daerah istimewa (special district), south-central Java, Indonesia. It is bounded on the west, north, and east by Jawa Tengah provinsi (“province”) and fronts the Indian Ocean on the south. The district includes the city of Yogyakarta.

      Most of the western half of the special district comprises coastal plains, as much as 15 miles (24 km) wide, consisting of lava and ash soils that are frequently replenished by the volcanic discharges of the Merapi Mountains to the north. The eastern part of Yogyakarta is an extension of the Kendang Plateau, which runs east-west near the coast. The major rivers in the district are the Oyo and the Progo; they flow southward into the Indian Ocean. Agriculture and fishing are the principal means of livelihood of the people of the coastal lowlands. Their products include rice, rubber, copra, and sugar.

      Yogyakarta is one of the more industrially developed areas in Indonesia, and its industries include railroad workshops, printing, textile making, tanning, food processing, and the production of transport equipment, paper, chemicals, and electrical machinery. A network of roads and railways links Yogyakarta city, the capital of the special district, with nearby Bantul, Magelang, and Surakarta. The population consists mainly of Javanese, Sundanese, and Balinese Muslims. There are also numerous Chinese, Indians, and Europeans. A severe earthquak (earthquake)e in 2006 centred near Bantul killed several thousand people and caused widespread damage. Area 1,230 square miles (3,186 square km). Pop. (2000) 3,122,268.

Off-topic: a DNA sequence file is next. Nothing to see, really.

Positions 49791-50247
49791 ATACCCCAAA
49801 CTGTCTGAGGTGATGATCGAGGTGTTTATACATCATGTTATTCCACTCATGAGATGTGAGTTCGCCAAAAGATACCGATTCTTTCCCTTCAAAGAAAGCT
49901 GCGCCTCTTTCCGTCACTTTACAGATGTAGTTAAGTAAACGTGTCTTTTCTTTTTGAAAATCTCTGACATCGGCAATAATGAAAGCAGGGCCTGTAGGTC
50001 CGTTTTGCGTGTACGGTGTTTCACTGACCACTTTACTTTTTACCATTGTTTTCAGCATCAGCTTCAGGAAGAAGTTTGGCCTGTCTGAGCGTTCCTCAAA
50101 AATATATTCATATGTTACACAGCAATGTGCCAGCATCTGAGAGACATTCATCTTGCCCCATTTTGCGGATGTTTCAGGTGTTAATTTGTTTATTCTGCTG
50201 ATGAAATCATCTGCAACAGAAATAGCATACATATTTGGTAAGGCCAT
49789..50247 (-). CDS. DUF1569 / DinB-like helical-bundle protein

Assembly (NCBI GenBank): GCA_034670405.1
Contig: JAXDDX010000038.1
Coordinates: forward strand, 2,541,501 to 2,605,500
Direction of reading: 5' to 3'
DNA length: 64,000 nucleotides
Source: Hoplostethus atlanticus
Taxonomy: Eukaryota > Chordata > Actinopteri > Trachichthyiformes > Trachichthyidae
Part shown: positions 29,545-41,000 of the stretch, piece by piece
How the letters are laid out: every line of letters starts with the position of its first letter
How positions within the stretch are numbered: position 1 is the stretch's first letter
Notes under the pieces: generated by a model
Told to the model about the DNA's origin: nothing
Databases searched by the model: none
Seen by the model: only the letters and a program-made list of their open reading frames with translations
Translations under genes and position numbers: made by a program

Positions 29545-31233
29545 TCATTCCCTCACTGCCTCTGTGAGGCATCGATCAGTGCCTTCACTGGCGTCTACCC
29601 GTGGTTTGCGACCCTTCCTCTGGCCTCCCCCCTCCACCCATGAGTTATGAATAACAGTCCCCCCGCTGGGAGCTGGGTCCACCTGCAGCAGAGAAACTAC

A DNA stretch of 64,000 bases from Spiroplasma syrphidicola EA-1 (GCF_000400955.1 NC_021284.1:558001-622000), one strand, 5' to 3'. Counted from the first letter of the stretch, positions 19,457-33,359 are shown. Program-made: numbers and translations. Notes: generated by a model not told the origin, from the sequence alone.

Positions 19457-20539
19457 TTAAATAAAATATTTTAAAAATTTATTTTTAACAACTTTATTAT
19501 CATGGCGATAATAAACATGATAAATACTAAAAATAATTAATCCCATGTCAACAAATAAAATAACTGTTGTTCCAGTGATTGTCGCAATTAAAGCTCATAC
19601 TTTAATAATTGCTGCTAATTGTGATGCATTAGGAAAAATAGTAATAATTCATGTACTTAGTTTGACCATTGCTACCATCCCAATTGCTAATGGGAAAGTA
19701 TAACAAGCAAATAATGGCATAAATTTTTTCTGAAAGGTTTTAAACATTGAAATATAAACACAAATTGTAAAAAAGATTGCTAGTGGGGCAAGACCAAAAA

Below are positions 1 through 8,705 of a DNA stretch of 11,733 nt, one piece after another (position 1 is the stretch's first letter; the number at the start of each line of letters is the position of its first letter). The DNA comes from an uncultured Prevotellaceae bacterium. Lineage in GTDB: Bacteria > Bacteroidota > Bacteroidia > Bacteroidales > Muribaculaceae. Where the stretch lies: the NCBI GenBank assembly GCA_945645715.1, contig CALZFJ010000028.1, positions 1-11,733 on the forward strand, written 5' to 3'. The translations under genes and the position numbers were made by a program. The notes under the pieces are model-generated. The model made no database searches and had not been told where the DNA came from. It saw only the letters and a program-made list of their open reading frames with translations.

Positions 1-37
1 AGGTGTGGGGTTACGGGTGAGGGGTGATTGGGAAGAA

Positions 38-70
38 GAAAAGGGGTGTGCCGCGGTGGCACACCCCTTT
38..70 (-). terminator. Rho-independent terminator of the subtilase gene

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Universalium. 2010.

Look at other dictionaries:

  • Yogyakarta — Basisdaten Fläche: 3.169 km² Einwohner: 3.211.000 …   Deutsch Wikipedia

  • Yogyakarta —   [dʒɔgdʒa karta] (so amtlich seit 1972), früher Jogjakarta, Djogjakarta, Stadt im südlichen Zentraljava, Indonesien, 100 m über dem Meeresspiegel, südlich des Merapi, 419 500 Einwohner; Verwaltungssitz des Sonderdistrikts (im Rang einer Provinz) …   Universal-Lexikon

  • Yogyakarta — [yōg΄yä kärt′ə] city in central Java, Indonesia: pop. 412,000 …   English World dictionary

  • Yogyakarta — Pour les articles homonymes, voir Yogyakarta (homonymie). Yogyakarta Ngayogyakarta Hadiningrat …   Wikipédia en Français

  • Yogyakarta — Infobox Provinces of Indonesia name = Special Region of Yogyakarta Daerah Istimewa Yogyakarta country=Indonesia logo= motto = Mangayu Hayuning Bawono (The Vision to Perfected the Society) capital=Yogyakarta (city) population= 3121000 population… …   Wikipedia

  • Yogyakarta — Ubicación de Yogyakarta. Yogyakarta es una ciudad y una provincia en la Isla de Java, Indonesia. Es la única provincia en Indonesia cuyo gobierno es un sultanato de la época precolonial. El sultanato de Ngayogyakarta Hadiningrat. La ciudad es… …   Wikipedia Español

  • Yogyakarta — Original name in latin Yogyakarta Name in other language Daerah Istimewa Yogyakarta, Djogjakarta, Djokja, Djokjakarta, Dzhok jakarta, JOG, Jogjakarta, Jogyakarta, Jokjakarta, Jokyakarta, Kota Yogyakarta, Yogyakarta, jogujakaruta, ywjyakrta,… …   Cities with a population over 1000 database

  • Yogyakarta — or Jogjakarta geographical name city Indonesia in S Java population 412,392 …   New Collegiate Dictionary

  • Yogyakarta — noun a) A in Central Java b) A of Indonesia …   Wiktionary

  • Yogyakarta — ► Prov. de Indonesia, en la isla de Java; 3 169 km2 y 2 913 000 h. Cap., la c. homónima (399 000 h). Tabaco …   Enciclopedia Universal